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Manchester Evening News
Manchester Evening News
Levi Winchester & Elaine Blackburne & Ellie Kemp

Rare £2 coin could be worth £100 after design error - do you have one?

People are being urged to check their loose change for a rare £2 coin which could be worth up to £100. A 'major error' has been spotted on the inscription around the edge of some of the coins.

The coin in question was minted in 2016 and features an image of the army on one of its face. However the words printed on the outer rim are thought to be from a different coin entirely.

It appears that some coins had the words "the whole city in dreadful flames" etched into them. These were meant for coins commemorating the Great Fire of London, reports The Mirror.

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The correct inscription, however, should say "for king and country". Change experts Coin Hunter said it had found examples of the coin which they say could fetch around £100 if sold.

The first 2016 Army £2 coin showing the incorrect edge inscription was found recently in a bank bag of change in North Ayrshire. It is not known whether the error occurred in coins struck for circulation or those that were sold by the Royal Mint in collectable packs.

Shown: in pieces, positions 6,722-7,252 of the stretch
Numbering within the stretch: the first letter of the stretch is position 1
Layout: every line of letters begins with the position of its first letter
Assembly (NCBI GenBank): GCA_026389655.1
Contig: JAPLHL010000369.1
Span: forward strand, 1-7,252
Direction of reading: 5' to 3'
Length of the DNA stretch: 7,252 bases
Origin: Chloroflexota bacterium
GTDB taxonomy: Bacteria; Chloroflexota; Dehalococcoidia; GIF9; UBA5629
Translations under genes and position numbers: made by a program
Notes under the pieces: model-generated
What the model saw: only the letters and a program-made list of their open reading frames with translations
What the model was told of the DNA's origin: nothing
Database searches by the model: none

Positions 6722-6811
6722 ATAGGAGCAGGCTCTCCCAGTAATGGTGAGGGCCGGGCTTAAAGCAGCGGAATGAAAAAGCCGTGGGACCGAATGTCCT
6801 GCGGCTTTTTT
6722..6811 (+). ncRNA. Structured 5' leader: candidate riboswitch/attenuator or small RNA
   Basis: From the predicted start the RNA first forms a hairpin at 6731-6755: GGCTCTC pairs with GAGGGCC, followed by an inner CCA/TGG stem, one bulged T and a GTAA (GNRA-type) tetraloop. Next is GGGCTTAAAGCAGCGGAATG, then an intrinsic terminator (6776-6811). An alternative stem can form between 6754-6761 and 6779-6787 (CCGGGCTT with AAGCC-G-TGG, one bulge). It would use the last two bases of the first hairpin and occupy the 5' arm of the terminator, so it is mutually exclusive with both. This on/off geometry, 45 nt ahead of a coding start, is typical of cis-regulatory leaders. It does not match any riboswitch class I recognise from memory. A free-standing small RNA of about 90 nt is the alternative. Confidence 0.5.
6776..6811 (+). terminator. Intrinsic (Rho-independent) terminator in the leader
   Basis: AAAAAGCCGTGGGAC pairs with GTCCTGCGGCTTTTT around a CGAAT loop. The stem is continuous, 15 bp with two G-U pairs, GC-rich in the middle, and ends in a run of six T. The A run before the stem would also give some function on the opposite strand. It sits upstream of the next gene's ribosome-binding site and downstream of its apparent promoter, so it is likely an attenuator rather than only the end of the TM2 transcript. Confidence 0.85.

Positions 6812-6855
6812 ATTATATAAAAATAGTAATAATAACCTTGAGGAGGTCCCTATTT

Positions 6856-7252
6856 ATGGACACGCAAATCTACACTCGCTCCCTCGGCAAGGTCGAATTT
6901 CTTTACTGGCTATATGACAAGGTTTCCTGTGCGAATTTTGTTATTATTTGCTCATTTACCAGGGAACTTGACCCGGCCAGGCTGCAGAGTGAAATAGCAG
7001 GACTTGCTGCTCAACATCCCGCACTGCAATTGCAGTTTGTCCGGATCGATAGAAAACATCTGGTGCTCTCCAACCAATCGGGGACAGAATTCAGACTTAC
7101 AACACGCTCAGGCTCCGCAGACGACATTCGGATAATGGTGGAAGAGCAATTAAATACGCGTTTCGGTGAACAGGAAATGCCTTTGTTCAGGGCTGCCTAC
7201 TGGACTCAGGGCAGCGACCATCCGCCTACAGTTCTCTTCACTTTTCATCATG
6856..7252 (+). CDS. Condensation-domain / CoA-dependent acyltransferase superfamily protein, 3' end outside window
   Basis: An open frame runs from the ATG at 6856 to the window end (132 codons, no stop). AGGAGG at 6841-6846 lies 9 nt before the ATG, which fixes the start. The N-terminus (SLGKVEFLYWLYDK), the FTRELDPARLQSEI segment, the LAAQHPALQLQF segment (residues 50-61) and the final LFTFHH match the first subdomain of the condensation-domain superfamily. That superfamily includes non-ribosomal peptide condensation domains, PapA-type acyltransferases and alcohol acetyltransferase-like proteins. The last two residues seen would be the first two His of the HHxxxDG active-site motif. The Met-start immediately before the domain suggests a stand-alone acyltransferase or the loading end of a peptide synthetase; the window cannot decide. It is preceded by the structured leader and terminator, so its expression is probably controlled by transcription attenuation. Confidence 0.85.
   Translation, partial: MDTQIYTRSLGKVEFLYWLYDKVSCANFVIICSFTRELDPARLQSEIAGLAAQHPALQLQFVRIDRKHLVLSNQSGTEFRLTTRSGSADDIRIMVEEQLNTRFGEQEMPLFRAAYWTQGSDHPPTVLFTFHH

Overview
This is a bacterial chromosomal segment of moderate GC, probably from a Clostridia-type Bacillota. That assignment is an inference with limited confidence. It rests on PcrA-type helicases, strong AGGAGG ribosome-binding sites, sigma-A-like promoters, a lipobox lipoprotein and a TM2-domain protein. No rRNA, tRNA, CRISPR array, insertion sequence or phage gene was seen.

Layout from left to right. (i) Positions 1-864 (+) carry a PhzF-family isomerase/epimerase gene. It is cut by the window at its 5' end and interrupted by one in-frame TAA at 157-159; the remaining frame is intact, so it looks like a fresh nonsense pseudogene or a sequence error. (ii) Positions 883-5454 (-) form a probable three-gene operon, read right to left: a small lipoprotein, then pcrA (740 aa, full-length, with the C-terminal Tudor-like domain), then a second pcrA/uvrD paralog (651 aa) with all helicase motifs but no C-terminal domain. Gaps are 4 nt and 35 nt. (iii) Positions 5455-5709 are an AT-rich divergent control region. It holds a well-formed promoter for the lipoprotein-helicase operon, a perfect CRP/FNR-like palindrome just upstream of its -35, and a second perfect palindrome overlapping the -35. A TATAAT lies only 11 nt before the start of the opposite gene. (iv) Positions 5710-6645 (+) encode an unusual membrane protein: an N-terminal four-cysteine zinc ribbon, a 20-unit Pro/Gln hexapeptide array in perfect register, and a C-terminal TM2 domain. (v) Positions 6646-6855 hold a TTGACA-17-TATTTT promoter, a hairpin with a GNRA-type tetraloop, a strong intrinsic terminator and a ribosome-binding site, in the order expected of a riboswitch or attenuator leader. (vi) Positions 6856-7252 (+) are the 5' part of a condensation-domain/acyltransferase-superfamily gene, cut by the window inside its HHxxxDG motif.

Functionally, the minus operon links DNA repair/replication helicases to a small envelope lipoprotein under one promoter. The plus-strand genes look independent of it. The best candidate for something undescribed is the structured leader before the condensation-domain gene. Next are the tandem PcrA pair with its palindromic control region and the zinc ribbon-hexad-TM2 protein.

Example of the 2016 Army £2 coin with the wrong inscription (Coin Hunter)

A total of 9,550,000 coins of this design were struck for general circulation. Just 50,047 Brilliant Uncirculated coins were minted for the collectable packs.

Anyone with one of the coin packs should be able to see the edge of the coin without opening the packaging. The 2016 Army £2 coin was the third issue in the Royal Mint’s five-year First World War Centenary series.

The reverse of the coin was designed by Tim Sharp and shows the outline of the face of a solider. Coins that have been made with mistakes on them are called "error coins" and are extremely valuable to collectors.

This is because they could be only one of a handful, or one of a kind - so they're hard to find. People should always be wary and do research first before buying any coin on eBay, as there are fakes floating around.

Websites and Facebook groups from change experts like Coin Hunter can help people work out if a coin is the real deal or not. The Royal Mint will also verify coins.

However anyone selling a coin needs to be aware that there isn't a guarantee for how much it could raise on eBay unless a reserve price is set.

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